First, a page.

Four alarms will be ringing on board the hibernating probe built by Space Systems (formerly Astrium). The space community will be listening out for signals from deep space on 20 January. ESA comet mission enters its critical phase.
On 20 January 2014, the global space community will turn its gaze to Darmstadt (Germany) in anticipation of signals from Rosetta, the comet probe developed and built by Space Systems (formerly Astrium) of Airbus Defence and Space for the European Space Agency (ESA).
After around two and a half years in planned hibernation (957 days to be precise), during which there has been no contact with the probe, Rosetta is now set to wake itself up and enter its final mission phase to investigate the comet 67P/ Churyumov-Gerasimenko.
Rosetta is equipped with four alarms to make sure it wakes up!
“At least two of these alarms must ring in order to minimize the risk that the probe is activated at the wrong time by a malfunction in one of its four quartz clocks,” said Gunther Lautenschläger, project manager at Space Systems.
On the day of the wake-up, Rosetta will be some 810 million kilometres away from Earth. However, the probe has travelled more than 6.2 billion kilometres since taking off aboard an Ariane 5 launcher from Kourou (French Guiana) on 2 March 2004. The probe will then be “only” around nine million kilometres from its target, comet 67P/Churyumov-Gerasimenko.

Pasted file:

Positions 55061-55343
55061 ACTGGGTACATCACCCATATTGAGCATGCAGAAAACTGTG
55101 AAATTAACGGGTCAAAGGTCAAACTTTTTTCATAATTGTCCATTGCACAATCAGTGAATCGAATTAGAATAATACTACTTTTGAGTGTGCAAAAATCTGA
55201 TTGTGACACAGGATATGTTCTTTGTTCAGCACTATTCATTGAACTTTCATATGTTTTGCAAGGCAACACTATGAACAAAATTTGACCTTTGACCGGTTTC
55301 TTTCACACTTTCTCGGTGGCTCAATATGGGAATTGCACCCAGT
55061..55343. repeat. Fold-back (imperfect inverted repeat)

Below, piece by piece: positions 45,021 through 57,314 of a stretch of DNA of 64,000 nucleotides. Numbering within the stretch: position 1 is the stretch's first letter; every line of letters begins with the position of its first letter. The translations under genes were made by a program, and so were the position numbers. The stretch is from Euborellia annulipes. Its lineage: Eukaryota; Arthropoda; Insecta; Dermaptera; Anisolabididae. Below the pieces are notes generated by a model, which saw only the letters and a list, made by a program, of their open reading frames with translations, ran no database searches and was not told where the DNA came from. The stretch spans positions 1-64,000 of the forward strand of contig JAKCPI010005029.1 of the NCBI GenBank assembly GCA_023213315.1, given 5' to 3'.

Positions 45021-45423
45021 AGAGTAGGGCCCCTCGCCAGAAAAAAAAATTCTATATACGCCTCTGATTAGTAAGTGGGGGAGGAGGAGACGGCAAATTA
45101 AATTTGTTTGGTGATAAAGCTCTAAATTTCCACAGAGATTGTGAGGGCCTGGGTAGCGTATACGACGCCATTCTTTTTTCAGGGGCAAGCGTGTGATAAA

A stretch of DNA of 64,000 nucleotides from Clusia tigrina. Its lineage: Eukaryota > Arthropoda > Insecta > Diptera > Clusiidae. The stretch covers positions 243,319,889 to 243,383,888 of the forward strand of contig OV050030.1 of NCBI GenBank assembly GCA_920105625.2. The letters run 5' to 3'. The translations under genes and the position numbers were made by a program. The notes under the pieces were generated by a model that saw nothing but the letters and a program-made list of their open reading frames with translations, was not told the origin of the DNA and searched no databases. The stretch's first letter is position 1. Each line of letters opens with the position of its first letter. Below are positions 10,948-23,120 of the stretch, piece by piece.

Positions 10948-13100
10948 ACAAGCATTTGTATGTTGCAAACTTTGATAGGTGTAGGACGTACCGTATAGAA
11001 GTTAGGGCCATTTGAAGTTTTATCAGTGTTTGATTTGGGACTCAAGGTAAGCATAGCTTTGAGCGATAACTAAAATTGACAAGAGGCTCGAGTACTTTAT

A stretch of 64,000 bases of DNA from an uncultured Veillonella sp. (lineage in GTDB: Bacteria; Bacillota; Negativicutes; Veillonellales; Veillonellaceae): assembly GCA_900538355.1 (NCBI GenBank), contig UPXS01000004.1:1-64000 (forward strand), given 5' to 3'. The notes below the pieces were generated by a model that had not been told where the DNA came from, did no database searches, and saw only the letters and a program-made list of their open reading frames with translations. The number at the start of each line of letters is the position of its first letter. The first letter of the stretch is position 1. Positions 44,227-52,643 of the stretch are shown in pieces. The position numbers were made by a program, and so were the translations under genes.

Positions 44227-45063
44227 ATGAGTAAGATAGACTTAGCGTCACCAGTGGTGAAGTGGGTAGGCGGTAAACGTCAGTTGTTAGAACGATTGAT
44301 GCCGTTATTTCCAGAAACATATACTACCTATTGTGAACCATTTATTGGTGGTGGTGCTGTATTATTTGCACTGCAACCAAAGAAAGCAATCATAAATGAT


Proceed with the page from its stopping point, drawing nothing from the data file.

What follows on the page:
Rosetta faced challenging hibernation
Developing the probe’s flight software proved to be one of the project’s biggest challenges. This software underwent intensive testing on two fully equipped models of the probe for two years prior to launch, to make sure every imaginable malfunction was taken into consideration. Rosetta must be able to independently switch over to the relevant redundant component if necessary, or even switch to a special safe mode in an emergency.
Between June 2011 and January 2014 the probe travelled to regions very far from the Sun – to distances equivalent to Jupiter’s orbit. With the level of solar energy available to it in this region of space so low (400W), Rosetta had to be put into hibernation. Everything was turned off so this small amount of energy could be dedicated to heating the probe.
But even in this standby mode, the probe needs around 390 watts of electrical power. Up to now, all spacecraft flying beyond the orbit of Mars have drawn their power from “radioactive” batteries, which convert the heat released during a substance’s radioactive decay directly into
electricity. Rosetta, however, flies on solar energy and therefore is a “green” probe, according to Gunther Lautenschläger.
The probe is fuelled by solar cells – developed for Rosetta through a major research programme that ran from 1990 to 1996 – which are optimised for conditions of very low light intensity and very low temperatures. Rosetta features two solar panel wings, each 15 metres long, with a total surface area of 68 square metres. At a distance of 800 million kilometres from the Sun, where the light is just four percent as intense as it is in the vicinity of Earth, these panels generate around 450 watts – which is more than the original calculations suggested would be possible. In summer 2015, when Rosetta approaches a distance of just 195 million kilometres from the Sun (putting it slightly beyond Earth’s orbit), the solar cells will operate at their full electrical capacity of 8,700 watts.